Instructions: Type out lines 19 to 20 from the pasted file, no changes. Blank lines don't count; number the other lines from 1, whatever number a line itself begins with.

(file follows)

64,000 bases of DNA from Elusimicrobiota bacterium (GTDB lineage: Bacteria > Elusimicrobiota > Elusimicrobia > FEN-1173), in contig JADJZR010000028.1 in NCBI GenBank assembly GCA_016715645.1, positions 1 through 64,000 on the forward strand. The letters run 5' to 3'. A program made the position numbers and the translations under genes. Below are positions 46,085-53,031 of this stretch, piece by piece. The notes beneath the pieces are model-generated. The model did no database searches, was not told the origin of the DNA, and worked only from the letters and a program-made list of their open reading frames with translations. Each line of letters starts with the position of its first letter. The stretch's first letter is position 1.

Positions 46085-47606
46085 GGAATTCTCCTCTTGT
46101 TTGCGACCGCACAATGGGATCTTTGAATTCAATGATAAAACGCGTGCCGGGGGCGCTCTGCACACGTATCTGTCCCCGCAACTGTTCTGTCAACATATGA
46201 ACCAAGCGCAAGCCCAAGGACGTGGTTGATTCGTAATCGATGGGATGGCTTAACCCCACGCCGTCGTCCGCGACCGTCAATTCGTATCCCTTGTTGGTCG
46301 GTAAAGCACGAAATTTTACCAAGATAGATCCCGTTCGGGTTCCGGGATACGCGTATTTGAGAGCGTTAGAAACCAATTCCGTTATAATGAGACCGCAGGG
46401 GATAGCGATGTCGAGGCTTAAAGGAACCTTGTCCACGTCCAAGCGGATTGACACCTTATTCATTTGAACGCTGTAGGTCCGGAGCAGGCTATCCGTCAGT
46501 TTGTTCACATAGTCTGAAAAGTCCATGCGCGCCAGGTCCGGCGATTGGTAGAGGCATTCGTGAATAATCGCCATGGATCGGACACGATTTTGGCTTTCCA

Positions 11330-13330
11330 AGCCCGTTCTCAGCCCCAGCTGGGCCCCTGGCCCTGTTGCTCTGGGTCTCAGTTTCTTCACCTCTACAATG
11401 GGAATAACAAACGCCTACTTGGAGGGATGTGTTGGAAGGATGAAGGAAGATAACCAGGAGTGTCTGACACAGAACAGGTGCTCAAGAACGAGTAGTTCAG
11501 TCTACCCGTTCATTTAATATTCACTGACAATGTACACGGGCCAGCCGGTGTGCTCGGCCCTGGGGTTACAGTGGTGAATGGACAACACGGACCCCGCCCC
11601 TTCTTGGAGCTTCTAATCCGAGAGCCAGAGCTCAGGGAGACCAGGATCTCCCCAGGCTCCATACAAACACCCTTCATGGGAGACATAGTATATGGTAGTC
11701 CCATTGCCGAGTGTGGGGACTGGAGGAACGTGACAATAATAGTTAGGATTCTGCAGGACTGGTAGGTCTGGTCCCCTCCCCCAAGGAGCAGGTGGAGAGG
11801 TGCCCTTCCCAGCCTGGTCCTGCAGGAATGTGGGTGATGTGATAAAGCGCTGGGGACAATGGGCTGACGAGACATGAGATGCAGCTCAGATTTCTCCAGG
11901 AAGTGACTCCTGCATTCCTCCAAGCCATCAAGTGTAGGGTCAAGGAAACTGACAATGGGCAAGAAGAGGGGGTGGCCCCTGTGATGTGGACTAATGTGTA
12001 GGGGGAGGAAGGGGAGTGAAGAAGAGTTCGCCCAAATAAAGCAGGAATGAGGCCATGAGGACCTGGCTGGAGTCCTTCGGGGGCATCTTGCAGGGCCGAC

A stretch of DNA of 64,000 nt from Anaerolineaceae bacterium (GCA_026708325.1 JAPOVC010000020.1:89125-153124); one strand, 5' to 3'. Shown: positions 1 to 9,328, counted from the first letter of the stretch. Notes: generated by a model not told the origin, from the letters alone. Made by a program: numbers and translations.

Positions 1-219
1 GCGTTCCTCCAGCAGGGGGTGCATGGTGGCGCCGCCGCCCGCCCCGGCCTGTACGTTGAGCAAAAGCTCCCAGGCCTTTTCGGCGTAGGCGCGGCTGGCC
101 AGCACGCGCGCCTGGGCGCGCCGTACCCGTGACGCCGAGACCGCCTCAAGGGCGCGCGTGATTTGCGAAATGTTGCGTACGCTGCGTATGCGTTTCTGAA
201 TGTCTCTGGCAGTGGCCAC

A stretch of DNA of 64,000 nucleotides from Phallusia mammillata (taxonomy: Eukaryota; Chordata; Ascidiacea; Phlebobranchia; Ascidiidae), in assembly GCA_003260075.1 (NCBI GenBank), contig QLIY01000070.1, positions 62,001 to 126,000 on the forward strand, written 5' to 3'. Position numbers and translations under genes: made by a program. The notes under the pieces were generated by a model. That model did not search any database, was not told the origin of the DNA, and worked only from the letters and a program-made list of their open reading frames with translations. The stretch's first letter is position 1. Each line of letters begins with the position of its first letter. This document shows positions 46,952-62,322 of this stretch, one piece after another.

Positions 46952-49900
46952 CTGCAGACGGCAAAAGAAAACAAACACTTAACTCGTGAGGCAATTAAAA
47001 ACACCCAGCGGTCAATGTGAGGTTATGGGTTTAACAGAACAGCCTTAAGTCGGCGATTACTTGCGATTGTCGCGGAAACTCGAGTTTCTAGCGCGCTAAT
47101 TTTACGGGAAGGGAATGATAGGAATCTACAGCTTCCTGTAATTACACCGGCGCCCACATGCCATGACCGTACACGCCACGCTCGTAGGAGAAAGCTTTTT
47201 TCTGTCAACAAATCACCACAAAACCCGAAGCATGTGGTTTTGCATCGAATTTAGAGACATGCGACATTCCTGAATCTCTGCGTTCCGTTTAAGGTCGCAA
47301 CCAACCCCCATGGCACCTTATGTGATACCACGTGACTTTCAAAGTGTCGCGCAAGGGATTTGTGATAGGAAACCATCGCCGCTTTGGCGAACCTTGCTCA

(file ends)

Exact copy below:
Positions 1-219
1 GCGTTCCTCCAGCAGGGGGTGCATGGTGGCGCCGCCGCCCGCCCCGGCCTGTACGTTGAGCAAAAGCTCCCAGGCCTTTTCGGCGTAGGCGCGGCTGGCC